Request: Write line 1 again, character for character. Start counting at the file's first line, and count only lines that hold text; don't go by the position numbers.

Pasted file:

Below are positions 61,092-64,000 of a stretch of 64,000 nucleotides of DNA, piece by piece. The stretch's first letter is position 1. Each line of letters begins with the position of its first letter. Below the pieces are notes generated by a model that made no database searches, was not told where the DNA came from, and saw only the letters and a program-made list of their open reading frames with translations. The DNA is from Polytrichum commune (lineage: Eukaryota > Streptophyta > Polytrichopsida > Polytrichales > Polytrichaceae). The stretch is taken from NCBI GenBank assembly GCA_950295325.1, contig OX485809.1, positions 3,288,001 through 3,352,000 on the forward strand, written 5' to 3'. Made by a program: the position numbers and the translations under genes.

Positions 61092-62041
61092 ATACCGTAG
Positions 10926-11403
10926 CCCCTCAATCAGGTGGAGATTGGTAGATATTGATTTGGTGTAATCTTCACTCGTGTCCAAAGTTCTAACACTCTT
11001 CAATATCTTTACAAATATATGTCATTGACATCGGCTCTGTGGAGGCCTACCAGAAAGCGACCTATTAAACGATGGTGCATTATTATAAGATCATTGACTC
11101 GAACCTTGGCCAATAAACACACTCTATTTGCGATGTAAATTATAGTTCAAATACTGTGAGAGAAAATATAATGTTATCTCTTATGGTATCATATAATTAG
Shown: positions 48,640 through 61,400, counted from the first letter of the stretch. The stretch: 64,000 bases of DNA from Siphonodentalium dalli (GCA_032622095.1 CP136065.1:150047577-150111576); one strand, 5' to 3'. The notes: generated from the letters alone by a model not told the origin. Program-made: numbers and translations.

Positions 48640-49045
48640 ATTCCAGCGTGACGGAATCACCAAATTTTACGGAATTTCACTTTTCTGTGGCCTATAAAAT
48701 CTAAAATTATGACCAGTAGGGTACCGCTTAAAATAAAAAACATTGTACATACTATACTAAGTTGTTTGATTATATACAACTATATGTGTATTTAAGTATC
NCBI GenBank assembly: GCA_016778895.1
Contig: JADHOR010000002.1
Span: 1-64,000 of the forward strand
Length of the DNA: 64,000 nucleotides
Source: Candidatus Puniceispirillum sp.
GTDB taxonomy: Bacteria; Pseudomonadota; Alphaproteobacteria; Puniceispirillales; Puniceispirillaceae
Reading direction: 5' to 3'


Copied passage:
Below are positions 61,092-64,000 of a stretch of 64,000 nucleotides of DNA, piece by piece. The stretch's first letter is position 1. Each line of letters begins with the position of its first letter. Below the pieces are notes generated by a model that made no database searches, was not told where the DNA came from, and saw only the letters and a program-made list of their open reading frames with translations. The DNA is from Polytrichum commune (lineage: Eukaryota > Streptophyta > Polytrichopsida > Polytrichales > Polytrichaceae). The stretch is taken from NCBI GenBank assembly GCA_950295325.1, contig OX485809.1, positions 3,288,001 through 3,352,000 on the forward strand, written 5' to 3'. Made by a program: the position numbers and the translations under genes.